Less than eight months ago, American Standard contacted us to share the news about the launch of its new luxury bath brand. DXV. We soon learned that DXV stands for Decade XV as American Standard is now in it’s 15th decade of operations. In those years American Standard had become a household name, a Big Box name and a brand that, while not necessarily associated with luxury, was respected for its ability to produce some of the best toilets in the marketplace. So how does a brand take a huge step into an entirely new market segment? The answer, in short: Vision, sensibility and a healthy dose of fearlessness.
The new brand consists of four movements that span 140 years, Classic, Golden Age, Modern and Contemporary that are further broken down into collections and that are inspired by key architectural elements of their time. Faucets and fixtures are beautifully crafted and hand finished and both, design and craftsmanship speak to a design savvy audience. But American Standard didn’t stop there.
DXV wanted to, from the start, be perceived as a brand that challenges the status quo. That does not just create a beautiful product but also shows its respect for design communities across North America and not through a celebrity figure head or spokes person but by aligning itself with real designers. Thus, DXV created the DXV Design Panel with, initially, six designers who were able to create the most magnificent spaces with very little limitation, each from loose concept to final completion in a photo studio in Minneapolis. Designing for designing sake. Pure design.
Enjoy this inspirational tour and please see the full projects, including working drawings and “Get the Look” guide on DXV.com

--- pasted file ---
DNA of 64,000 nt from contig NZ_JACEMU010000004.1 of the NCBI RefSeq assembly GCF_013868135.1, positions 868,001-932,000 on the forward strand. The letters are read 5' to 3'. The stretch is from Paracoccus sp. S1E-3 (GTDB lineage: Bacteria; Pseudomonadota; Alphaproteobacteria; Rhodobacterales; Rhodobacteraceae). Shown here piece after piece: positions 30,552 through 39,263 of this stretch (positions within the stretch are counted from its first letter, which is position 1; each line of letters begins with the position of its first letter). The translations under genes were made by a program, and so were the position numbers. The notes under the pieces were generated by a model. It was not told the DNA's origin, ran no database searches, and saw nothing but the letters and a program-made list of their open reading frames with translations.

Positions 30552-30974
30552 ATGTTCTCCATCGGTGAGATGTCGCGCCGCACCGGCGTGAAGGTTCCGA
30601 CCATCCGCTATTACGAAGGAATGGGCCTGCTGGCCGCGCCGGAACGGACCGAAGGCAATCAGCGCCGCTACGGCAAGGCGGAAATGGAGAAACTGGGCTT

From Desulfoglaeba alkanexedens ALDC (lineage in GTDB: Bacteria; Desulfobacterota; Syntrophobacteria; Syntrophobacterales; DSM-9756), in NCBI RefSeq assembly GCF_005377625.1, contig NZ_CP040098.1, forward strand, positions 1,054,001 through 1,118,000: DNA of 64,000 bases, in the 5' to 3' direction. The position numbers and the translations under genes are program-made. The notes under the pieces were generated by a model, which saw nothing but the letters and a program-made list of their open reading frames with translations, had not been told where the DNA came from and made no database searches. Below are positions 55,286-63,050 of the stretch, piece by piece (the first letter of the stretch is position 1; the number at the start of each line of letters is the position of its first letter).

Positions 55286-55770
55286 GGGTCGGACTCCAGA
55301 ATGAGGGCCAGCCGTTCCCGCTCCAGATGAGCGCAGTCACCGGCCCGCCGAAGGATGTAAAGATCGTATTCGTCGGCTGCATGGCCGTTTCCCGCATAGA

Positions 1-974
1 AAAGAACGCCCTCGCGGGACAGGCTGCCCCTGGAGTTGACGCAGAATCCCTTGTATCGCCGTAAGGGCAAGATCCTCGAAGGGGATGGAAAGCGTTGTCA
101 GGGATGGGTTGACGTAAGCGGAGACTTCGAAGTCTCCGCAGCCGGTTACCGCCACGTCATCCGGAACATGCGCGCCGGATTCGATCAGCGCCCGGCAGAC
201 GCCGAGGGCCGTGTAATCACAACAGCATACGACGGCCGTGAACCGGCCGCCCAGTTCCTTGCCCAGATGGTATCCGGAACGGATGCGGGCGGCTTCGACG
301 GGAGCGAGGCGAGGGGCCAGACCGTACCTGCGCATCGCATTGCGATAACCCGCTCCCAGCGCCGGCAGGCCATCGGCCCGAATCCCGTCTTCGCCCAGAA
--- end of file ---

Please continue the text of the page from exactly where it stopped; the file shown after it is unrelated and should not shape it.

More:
Corey Klassen CKD, Kitchen and Bath Designer in Vancouver BC, for DXV:
Corey’s loft project was all about mixing materials and textures for a modern yet eclectic feel that is as warm and inviting as it is hip and cool.
All tile: Walker Zanger
Marilyn Russell, Allied ASID, Interior Designer in Orlando Florida, for DXV:
Also a loft design but very different in its bold use of color and focus on masculine, geometric lines paired with more female circular shapes for a sense of balance.
Tile on vanity wall: Hirsch Glass. Floor Tile: Crossville
Mary Douglas Drysdale, Interior Designer Washington DC, for DXV:
Mary redefined classical elegance by pairing traditional elements like carefully designed mill-work with modern sinks, faucets and accessories for a striking composition.
Floral wall mosaic: Artistic Tile
Susan Serra CKD, Kitchen and Bath Designer, Long Island NY, for DXV:
Susan, with the only kitchen design in the group, created a deceptively simple modern cottage that intrigues at every turn through layers of texture, art, accessories and materials.
Counter tops: Cosentino ; Appliances: Sub-Zero Wolf ; Furniture: Muuto
Cheryl Kees Clendenon, Interior Designer Pensacola Florida, for DXV:
Cheryl’s design is a tribute to the love of detail so often found in Art Nouveau. Her luxurious bathroom, complete with steam shower suite, shows layer upon layer of beautiful detailing.
Glass mosaics: Hirsch Glass; Floor tile: Bedrosians; Hardware: Duverre; Wallpaper: Romo
Meredith Heron, Interior Designer Toronto, Canada, for DXV:
Meredith envisaged a Modern Gatsby style for her design that celebrates a confident woman and sets a mood that is dramatic and refined, yet relaxing and soothing.
Tile: Walker Zanger; Sconces and Chandelier: Zia Priven ; Accessories: Globalviews & Arteriors